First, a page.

The adenomatous polyposis coli (APC) protein serves as the colon's guardian, keeping tumors at bay. Okada et al. (1) reveal a new function for the protein: helping to renovate the cytoskeleton by triggering actin assembly. The result suggests a second way that mutations in APC could lead to cancer.
A faulty APC gene occurs in more than 80% of colon cancers and is one of the early “gateway” mutations leading to abnormal growth. Researchers probing APC's anti-cancer powers have focused on how it curbs the activity of β-catenin, a key link in the Wnt pathway that manages cell division and differentiation (2). But APC also helps shape the cytoskeleton. The protein latches onto and stabilizes growing microtubule ends (3, 4) and connects to actin filaments (5). “There have been more and more clues in the literature that the loss of APC's cytoskeletal effects may contribute to cancer,” says senior author Bruce Goode. Still unknown, however, was how APC alters the actin cytoskeleton.
To find out, Okada et al. experimented with a C-terminal fragment of APC that interacts with microtubules and actin. This pruned protein triggered actin polymerization in vivo and in vitro, the team showed.
“The cellular functions of actin are so pervasive… cells have a large number of factors that promote actin assembly.”
The researchers then compared APC's methods to those of other actin nucleators that spur filaments to grow. The Arp2/3 complex, for instance, almost tricks actin into polymerizing because it resembles the fast-growing barbed end of a filament. By contrast, researchers think that formins such as mDia1 take a more passive approach, stepping in to stabilize short actin chains that form spontaneously. A third category, which includes Spire and Cobl, plays matchmaker, gathering actin monomers that unite into a polymer seed. Okada et al. found that APC dimerizes and then works like the Spire-containing group, corralling up to four actin monomers into a complex that seeds further elongation.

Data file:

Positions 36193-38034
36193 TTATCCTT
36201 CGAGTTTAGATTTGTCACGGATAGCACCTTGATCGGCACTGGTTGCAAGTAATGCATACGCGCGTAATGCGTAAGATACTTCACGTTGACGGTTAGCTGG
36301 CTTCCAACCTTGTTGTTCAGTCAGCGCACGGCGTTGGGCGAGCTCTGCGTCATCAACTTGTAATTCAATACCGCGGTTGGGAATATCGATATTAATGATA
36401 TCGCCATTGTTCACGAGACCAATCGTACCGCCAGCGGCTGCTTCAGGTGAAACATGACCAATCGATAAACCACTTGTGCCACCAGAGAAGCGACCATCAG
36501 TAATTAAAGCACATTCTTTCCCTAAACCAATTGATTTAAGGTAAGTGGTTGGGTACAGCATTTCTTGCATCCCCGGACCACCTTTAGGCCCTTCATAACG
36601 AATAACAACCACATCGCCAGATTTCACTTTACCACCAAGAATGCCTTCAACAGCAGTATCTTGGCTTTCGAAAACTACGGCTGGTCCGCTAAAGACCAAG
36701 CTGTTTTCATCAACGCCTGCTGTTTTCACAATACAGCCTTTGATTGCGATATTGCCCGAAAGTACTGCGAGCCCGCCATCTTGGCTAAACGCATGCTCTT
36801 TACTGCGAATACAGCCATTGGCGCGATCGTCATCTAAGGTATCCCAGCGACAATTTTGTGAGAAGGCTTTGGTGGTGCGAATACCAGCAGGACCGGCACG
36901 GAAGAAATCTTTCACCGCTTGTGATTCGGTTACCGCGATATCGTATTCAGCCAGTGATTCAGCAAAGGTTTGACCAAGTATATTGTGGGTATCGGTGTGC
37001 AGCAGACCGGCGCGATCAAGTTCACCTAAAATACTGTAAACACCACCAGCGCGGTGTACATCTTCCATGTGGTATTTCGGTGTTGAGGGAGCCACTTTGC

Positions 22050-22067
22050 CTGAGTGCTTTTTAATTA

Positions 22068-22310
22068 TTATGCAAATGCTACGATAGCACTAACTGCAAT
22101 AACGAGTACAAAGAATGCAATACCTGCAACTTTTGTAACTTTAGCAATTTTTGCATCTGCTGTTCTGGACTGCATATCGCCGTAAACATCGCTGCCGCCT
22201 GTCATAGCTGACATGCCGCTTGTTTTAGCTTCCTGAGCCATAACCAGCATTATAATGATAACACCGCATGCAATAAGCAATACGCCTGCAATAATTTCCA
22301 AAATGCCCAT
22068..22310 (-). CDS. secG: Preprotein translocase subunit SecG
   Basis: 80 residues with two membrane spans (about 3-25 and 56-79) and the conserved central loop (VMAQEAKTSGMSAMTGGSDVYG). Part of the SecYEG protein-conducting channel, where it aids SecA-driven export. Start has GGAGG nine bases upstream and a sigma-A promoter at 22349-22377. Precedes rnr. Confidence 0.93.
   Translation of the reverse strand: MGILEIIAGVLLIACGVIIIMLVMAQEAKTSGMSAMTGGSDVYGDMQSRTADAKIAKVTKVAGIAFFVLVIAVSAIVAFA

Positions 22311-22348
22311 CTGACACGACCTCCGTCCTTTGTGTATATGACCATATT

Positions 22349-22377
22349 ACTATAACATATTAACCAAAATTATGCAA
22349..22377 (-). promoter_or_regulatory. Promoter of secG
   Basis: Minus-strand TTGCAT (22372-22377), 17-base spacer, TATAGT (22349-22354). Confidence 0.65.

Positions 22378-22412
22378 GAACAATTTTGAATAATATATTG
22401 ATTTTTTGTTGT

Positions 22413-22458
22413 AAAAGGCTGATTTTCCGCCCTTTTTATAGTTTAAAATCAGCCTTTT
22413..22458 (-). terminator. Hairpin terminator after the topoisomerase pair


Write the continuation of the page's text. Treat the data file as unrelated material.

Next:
But that discovery raised another question. Cells deploy proteins that rein in actin extension. For example, profilin latches onto actin monomers and curbs spontaneous nucleation. And capping protein seals the barbed ends of actin filaments, preventing them from elongating and thus limiting their growth. APC can assemble actin filaments even if profilin is around. But how does it overcome capping protein?
The answer is that APC gets help, collaborating with formins that deter capping protein. Okada et al. found that when capping protein and profilin are present, APC or mDia1 alone is a weak nucleator. But combining the two boosts actin assembly nearly fourfold.
APC is the seventh actin nucleator that researchers have identified. “The cellular functions of actin are so pervasive,” Goode says. “It's involved in dozens of critical processes, so it makes sense that cells have a large number of factors that promote actin assembly.” So far, APC is the only nucleator with direct links to cancer. Goode says that it's plausible that APC mutations could foment tumors not just through their effects on Wnt signaling, but also through their impact on the cytoskeleton. Cancer-causing mutations typically lop off the protein's actin-binding section.
Colon epithelial cells are born deep in crypts in the intestinal lining, and as they mature they differentiate, migrate into position, and give up their ability to divide. These choreographed changes involve precise rearrangements of the cytoskeleton and, if disrupted, could lead a cell down the path to cancer. By creating mice with a version of APC that can't nucleate actin, the researchers hope to nail down whether this mechanism contributes to tumor formation.
Because APC directly lengthens microtubules and actin, the protein could serve as an intermediary between the two cytoskeletons. So another question to investigate, the researchers say, is APC's role in situations where microtubules and actin remodel in concert, such as cell protrusion and migration.